A woman is shown wearing a tank top and sitting while receiving an injection from a medical professional.

A pharmacist gives Jennifer Haller, left, the first shot in the first-stage safety study clinical trial of a potential vaccine for COVID-19 developed by the NIH and Moderna, March 16, 2020.

Credit:

Ted S. Warren/AP/File Photo

Top of The World — our morning news round up written by editors at The World. Subscribe here.

The world’s biggest vaccine study for the coronavirus got underway today in the US. Developed by the National Institutes of Health and Moderna, the study includes 30,000 volunteers at more than 80 sites across the county. Researchers will be measuring the vaccine's safety and effectiveness.

“Unfortunately for the United States of America, we have plenty of infections right now” to get that answer, NIH’s Dr. Anthony Fauci told the Associated Press.

With COVID-19 cases surging in the US and elsewhere, Vietnam had been heralded for its strict quarantine measures, which kept reported cases slightly over 400 and no deaths. But the country is now back on high alert after the first locally transmitted case in three months was detected in the central city of Da Nang, forcing the evacuation of 80,000 tourists.

And while the United Kingdom has been criticized for its struggle to contain the coronavirus, its curve is starting to flatten. Prime Minister Boris Johnson recently said the country could return to “normal” by Christmas. But an unexpected announcement over the weekend caught many by surprise: UK health authorities said all travelers to the UK from Spain will now have to quarantine themselves for 14 days, blindsiding many travelers from Britain who are on vacation in Spain, including Britain’s transportation secretary, Grant Shapps.

What The World is following

Poland’s justice minister Zbigniew Ziobro said Poland will withdraw from the Istanbul Convention, a European treaty on violence against women, sparking widespread criticism. Ziobro said Saturday the treaty “contains elements of an ideological nature, which we consider harmful.” Thousands gathered in Warsaw and other cities over the weekend to protest the withdrawal.

And, for the third weekend in a row, thousands of people took to the streets of Khabarovsk in Russia’s far east to protest the detention of the region’s popular governor, Sergei Furgal, who was arrested on murder charges he denies.

From The World

Federal agents could drive 'even further divisions in our city and our country,' says Kansas City mayor

Kansas City mayor Quinton Lucas, center, walks among protesters Wednesday, June 3, 2020, in Kansas City, Mo., during a unity march to protest against police brutality following the death of George Floyd.

Kansas City mayor Quinton Lucas, center, walks among protesters Wednesday, June 3, 2020, in Kansas City, Mo., during a unity march to protest against police brutality following the death of George Floyd.

Credit:

Charlie Riedel/AP

President Donald Trump announced the expansion of a program to send federal agents to several US cities to crack down on violent crime. The World spoke to Quinton Lucas, the mayor of Kansas City, Missouri, about the arrival of some 200 agents in his city this month. Lucas takes exception to Trump's use of the word "surge" in federal law enforcement.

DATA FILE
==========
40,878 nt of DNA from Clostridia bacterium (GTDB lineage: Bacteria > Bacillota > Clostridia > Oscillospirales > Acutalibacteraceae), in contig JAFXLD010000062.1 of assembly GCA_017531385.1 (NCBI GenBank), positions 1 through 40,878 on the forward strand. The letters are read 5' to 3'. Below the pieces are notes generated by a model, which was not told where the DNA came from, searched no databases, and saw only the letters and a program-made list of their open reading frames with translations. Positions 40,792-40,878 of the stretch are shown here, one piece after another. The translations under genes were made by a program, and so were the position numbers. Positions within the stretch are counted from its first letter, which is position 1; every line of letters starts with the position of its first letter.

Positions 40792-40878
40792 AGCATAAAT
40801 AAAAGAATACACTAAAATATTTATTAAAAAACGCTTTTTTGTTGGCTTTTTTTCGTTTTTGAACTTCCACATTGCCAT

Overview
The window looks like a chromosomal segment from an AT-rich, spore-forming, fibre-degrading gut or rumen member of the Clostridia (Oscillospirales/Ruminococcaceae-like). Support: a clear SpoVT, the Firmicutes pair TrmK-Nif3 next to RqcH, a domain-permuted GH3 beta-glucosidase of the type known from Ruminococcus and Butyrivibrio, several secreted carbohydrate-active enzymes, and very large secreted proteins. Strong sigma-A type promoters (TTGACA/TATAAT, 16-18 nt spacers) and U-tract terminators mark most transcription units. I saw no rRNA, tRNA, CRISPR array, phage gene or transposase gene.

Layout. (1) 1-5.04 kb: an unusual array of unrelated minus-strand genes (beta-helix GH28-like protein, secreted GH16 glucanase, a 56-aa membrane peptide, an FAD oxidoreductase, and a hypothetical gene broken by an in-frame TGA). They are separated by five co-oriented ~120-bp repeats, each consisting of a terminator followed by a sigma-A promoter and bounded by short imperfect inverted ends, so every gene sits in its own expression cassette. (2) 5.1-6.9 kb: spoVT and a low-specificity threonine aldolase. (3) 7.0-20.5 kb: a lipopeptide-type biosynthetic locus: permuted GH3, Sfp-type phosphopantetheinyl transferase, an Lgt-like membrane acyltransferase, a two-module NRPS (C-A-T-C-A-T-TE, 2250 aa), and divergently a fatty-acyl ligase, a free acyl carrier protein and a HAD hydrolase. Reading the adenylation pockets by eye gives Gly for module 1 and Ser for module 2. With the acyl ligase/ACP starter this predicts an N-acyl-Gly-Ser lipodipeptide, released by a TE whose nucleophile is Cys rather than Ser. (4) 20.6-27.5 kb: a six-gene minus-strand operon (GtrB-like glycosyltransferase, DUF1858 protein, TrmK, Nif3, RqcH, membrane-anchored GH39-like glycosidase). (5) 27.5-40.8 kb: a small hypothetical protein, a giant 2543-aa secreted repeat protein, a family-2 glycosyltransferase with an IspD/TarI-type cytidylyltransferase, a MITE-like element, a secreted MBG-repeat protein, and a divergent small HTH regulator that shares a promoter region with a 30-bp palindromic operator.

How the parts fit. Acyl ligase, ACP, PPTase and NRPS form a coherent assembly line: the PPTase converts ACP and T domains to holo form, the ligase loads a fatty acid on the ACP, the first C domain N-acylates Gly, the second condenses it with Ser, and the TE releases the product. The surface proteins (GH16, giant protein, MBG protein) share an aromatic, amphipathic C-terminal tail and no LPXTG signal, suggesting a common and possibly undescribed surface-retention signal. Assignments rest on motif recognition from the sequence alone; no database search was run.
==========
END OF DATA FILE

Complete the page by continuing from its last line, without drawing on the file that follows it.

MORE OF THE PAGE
"I do think that it starts to militarize our communities. It creates conflict that's unnecessary. If one is looking at the last several months in America, the protests aren't about tearing apart America. It's about making sure people have more recognition, more voice. And so that's why we want to make sure that that isn't what this operation, or these types of operations, become," Lucas said.

Netflix's ‘Indian Matchmaking’ stirs conversation about tradition, colorism and caste

Pradhyuman is seen in an undated handout image from the Netflix series "Indian Matchmaking." 

Pradhyuman is seen in an undated handout image from the Netflix series "Indian Matchmaking." 

Credit:

Yash Ruparelia/Netflix/Handout via Reuters 

The Netflix reality show “Indian Matchmaking” follows Mumbai matchmaker Sima Taparia as she flies around the world to meet with Indian clients and their families. They tell her what they’re looking for in a mate, and she sets up the clients on awkward dates. The show is meant to be lighthearted and fun, but for some, it’s controversial.

Bright spot

Yeah, it’s hot outside here in the northern hemisphere. Sometimes just a kiddie pool will do the trick … even if you’re a bear.


In case you missed it

Listen: More US citiesprepare for arrival of federal agents

Federal law enforcement officers are seen during a demonstration against the presence of federal law enforcement officers and racial inequality in Portland, Oregon, July 21, 2020.

Federal law enforcement officers are seen during a demonstration against the presence of federal law enforcement officers and racial inequality in Portland, Oregon, July 21, 2020.

Credit:

Caitlin Ochs/Reuters

The Trump administration announced the expansion of a program this week to quell violent crime that involves sending in federal agents to several cities that have seen recent racial justice protests. The World speaks to Quinton Lucas, the mayor of Kansas City, Missouri, on the president’s plan. Also, in the latest tit-for-tat between Beijing and Washington, authorities in China are demanding the closure of the American consulate in Chengdu. It's retaliation for the Trump administration closing the Chinese consulate in Houston earlier this week. Plus, The World explores the controversy surrounding a new Netflix reality show about an Indian matchmaker.

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